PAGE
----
• Yu Zhe
      • Wei Zhewen
      • Yang Jun
      • Wang Tao
      • Jiang Hongyang
      • Li Hao
      • Tang Zhe
      • Wang Shaogang
      • Liu Jihong
      Comparison of Intracytoplasmic Sperm Injection Outcome with Fresh versus Frozen-Thawed Testicular Sperm in Men with Nonobstructive Azoospermia: A Systematic Review and Meta-Analysis.
      ). Only a few studies have compared fresh and frozen ejaculated spermatozoa in ICSI in couples with non-male factor infertility. As ICSI is now commonly used in clinical practice, understanding pregnancy outcomes in patients using ICSI with non-male factor infertility is necessary.
      In the literature review, only one other study compared pregnancy outcomes between fresh and frozen ejaculated spermatozoa in IVF-ICSI cycles in patients without male factor infertility. In their retrospective study,
      • Borges Edson
      • Rossi Lia Mara
      • Victor Locambo de Freitas Christiany
      • Guilherme Patrícia
      • Carvalho Tatiana
      • Bonetti S.
      • Iaconelli Assumpto
      • Pasqualotto Fabio Firmbach
      Fertilization and Pregnancy Outcome after Intracytoplasmic Injection with Fresh or Cryopreserved Ejaculated Spermatozoa.
      found that fresh and frozen ejaculated spermatozoa resulted in similar fertilization, implantation and pregnancy rates in patients with normozoospermia.
      • Borges Edson
      • Rossi Lia Mara
      • Victor Locambo de Freitas Christiany
      • Guilherme Patrícia
      • Carvalho Tatiana
      • Bonetti S.
      • Iaconelli Assumpto
      • Pasqualotto Fabio Firmbach
      Fertilization and Pregnancy Outcome after Intracytoplasmic Injection with Fresh or Cryopreserved Ejaculated Spermatozoa.
      , however, did not use donor oocytes and was limited by only 44 patients with normal semen analyses. Although our study also resulted in similar fertilization, implantation and pregnancy rates, our outcomes favoured the fresh sperm cohort, which ultimately had significantly higher delivery rates and lower rates of pregnancy loss than the frozen ejaculated sperm group. Given the lower delivery rate in the frozen sperm cohort, our results suggest that freezing spermatozoa compromises sperm quality and that ICSI may not overcome this reduced reproductive capacity of frozen spermatozoa. Although DNA damage caused by cryopreservation may have contributed to the difference in outcomes, because sperm characteristics were not specifically evaluated, it is unknown how cryopreservation decreased sperm quality and contributed to the difference in outcomes.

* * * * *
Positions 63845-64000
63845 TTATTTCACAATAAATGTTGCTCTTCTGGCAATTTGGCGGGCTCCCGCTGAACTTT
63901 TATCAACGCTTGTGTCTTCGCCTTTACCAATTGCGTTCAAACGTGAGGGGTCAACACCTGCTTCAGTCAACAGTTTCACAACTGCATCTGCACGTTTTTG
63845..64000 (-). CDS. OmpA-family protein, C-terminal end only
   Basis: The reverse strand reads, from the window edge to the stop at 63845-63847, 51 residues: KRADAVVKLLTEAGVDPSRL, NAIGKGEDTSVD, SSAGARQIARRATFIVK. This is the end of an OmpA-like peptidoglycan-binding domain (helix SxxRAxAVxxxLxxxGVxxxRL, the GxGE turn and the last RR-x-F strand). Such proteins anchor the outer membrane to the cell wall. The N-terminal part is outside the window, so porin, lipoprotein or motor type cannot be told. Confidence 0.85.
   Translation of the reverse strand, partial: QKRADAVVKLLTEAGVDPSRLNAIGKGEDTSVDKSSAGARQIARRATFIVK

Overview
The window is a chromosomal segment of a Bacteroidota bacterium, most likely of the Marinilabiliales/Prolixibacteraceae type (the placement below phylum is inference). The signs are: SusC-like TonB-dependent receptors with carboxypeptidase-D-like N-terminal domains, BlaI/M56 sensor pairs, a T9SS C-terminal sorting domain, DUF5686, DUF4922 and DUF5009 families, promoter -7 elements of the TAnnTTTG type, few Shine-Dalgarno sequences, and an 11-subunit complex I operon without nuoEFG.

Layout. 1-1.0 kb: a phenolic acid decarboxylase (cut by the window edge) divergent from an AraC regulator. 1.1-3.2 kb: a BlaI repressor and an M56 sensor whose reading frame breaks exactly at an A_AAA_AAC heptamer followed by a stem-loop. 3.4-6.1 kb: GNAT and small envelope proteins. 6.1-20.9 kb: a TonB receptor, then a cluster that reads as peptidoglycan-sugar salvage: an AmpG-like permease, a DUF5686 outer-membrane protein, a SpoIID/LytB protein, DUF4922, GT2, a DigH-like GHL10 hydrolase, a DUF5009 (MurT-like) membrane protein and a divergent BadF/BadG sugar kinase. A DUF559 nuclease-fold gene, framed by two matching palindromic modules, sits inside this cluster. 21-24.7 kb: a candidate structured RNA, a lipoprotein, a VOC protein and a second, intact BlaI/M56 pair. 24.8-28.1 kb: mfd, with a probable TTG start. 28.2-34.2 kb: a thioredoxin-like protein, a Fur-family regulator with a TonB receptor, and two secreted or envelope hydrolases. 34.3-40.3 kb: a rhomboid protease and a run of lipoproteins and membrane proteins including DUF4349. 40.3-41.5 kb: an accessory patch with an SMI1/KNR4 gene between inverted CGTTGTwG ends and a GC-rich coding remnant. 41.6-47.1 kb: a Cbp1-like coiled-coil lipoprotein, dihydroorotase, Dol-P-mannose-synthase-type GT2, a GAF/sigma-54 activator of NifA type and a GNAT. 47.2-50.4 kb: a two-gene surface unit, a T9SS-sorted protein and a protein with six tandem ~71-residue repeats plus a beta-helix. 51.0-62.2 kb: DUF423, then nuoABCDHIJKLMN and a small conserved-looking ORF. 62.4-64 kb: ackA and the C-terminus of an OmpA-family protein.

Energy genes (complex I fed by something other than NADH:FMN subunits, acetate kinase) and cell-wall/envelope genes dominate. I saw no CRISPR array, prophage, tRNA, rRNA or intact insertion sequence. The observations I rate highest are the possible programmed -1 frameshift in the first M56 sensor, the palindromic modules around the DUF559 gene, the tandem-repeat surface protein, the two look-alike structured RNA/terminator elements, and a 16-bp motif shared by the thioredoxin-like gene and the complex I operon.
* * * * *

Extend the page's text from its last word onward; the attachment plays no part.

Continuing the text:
The present study only included patients with non-male factor infertility; however, it is important to note that only the frozen ejaculated sperm group contained patients using donor spermatozoa. As sperm donors have undergone a thorough selection process, it is necessary to address that these samples did not result in improved outcomes compared with the fresh ejaculated sperm group.